Until, that is, she accompanies her mother to a yearly event at a local church. There, one night a year, those blessed with "sight" can see a procession of all the people who will die in the next year. Her mother always goes and makes a list of these people and it's known in some circles that if you want to know if you'll die that year, you can ask Maura and then get your affairs in order. It's helpful. Blue's just there to write names down and help amp up Maura's power, but she gets the shock her life when one of the spirits is actually visible to her. It's a boy, about her age, wearing the sweater of a private school boy. When she asks for his name he says "Gansey."
And because this is a novel, Blue doesn't have to wait too long before "Gansey" appears in her life. He shows up at the pizza parlor where she works, accompanied by all of his friends, and she decides immediately that she hates him. He's rich and smarmy and smiles too easily and with too many shiny white teeth.
But she ends up involved anyway. Gansey, you see, is a private school boy with a mission. He's a weird kid. He's trying to track the ley lines of Virginia because he has a personal quest to discover the resting place of the Welsh king Glendower. And he thinks that Glendower is somewhere nearby. If he discovers him, wakes him from his sleep, then Gansey will get a "boon" - some kind of magical gift or blessing or pardon. And this has been Gansey's obsession and life's mission since he was a kid.
His friends are all committed to the mission as well, but each for their individual reasons. As Blue becomes more and more caught up for the search for Glendower and the lives of her "Raven boys", she discovers what those reasons are. Ronan, for example, helps Gansey out of an unflinching loyalty. Gansey stood by him through the most difficult times of his life so he helps Gansey with his quest. Adam, however, is different. He's a scholarship student at the school and helps Gansey partly out of friendship and also partly because he really wants that "boon", whatever it might end up being. And Noah, well, Noah has his own reasons for helping Gansey, which become clear at the end of the first book.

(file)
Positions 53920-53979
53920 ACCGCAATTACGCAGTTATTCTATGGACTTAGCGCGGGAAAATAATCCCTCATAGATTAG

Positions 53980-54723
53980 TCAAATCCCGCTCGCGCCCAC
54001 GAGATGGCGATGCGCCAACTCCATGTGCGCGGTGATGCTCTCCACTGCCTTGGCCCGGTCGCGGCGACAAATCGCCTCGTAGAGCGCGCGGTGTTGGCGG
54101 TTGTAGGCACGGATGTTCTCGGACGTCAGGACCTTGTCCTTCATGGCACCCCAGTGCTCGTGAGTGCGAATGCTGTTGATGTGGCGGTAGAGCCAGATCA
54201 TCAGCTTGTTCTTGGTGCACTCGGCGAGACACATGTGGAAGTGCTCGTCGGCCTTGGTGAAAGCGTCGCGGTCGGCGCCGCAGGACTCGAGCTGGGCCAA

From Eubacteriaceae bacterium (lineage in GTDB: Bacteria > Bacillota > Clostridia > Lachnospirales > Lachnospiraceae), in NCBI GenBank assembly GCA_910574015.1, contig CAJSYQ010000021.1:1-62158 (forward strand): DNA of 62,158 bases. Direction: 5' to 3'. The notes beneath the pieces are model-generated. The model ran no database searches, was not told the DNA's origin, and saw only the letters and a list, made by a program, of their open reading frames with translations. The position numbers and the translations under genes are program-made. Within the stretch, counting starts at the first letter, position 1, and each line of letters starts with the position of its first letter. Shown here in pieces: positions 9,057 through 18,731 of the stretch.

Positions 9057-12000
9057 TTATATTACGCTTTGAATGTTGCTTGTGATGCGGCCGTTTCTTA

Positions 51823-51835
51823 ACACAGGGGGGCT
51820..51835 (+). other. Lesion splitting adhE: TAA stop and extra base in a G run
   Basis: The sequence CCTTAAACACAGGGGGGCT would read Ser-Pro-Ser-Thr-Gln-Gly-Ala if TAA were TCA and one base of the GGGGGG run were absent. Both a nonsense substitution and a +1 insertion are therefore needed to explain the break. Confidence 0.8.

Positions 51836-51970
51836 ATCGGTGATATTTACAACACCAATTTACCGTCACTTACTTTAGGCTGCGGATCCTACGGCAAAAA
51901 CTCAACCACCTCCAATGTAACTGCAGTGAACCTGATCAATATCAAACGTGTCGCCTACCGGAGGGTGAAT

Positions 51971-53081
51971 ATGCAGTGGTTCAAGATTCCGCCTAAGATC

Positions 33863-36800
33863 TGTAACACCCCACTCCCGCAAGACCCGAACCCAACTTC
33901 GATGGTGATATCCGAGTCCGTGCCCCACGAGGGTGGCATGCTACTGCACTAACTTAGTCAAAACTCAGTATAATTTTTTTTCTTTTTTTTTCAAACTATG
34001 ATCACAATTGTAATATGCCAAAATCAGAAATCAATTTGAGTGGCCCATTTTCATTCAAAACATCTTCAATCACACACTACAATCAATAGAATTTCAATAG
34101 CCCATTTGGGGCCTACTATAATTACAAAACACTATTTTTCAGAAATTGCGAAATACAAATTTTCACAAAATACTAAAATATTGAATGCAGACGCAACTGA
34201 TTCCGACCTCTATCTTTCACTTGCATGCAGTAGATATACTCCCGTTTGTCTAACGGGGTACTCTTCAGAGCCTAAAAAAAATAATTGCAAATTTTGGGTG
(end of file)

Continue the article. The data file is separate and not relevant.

As the story progresses, all of these relationships get deeper. All of the characters become more invested in their quest, sure, but they also become more invested in each other. Through the trials that come in each book - The Raven Boys has a murderous former student tracking the boys down, while Dream Thieves involves someone sending a hit man after Ronan, and Blue Lily, Lily Blue features a pair of sociopathic rich people trying to find Glendower first and also kill everyone - these characters only become more entangled and more interested in each other. It's almost like constantly fearing for their lives and having a greater calling binds them together.
And that's what I actually want to talk about. What I love about these books is the plot, sure, but it's more the way that they portray friendship. I think The Raven Cycle is one of the most coherent examinations of that topic I've seen in a long time. It looks at the way that real, life-changing friendships form, but it also looks at the cracks and tears that can come in friendships. The drifting apart and the fights and the arguments. It looks at all of the aspects of what it means to be a friend, and it doesn't flinch back from any hard truths.
The main thing the book emphasizes is that friendships are deepened and solidified when you have a common purpose. Not a common enemy, not really, but a common goal. You get close to people who you share a mission with. And it's not hard to see why. I mean, if you share a mission, then these are people you have to work closely with. They're people who are chasing after the same things you are. They're people who share your beliefs and experiences. Look at the trio in Harry Potter or Leslie Knope and her "workplace proximity associates" in Parks and Rec - their friendships thrive because they're all chasing after the same things.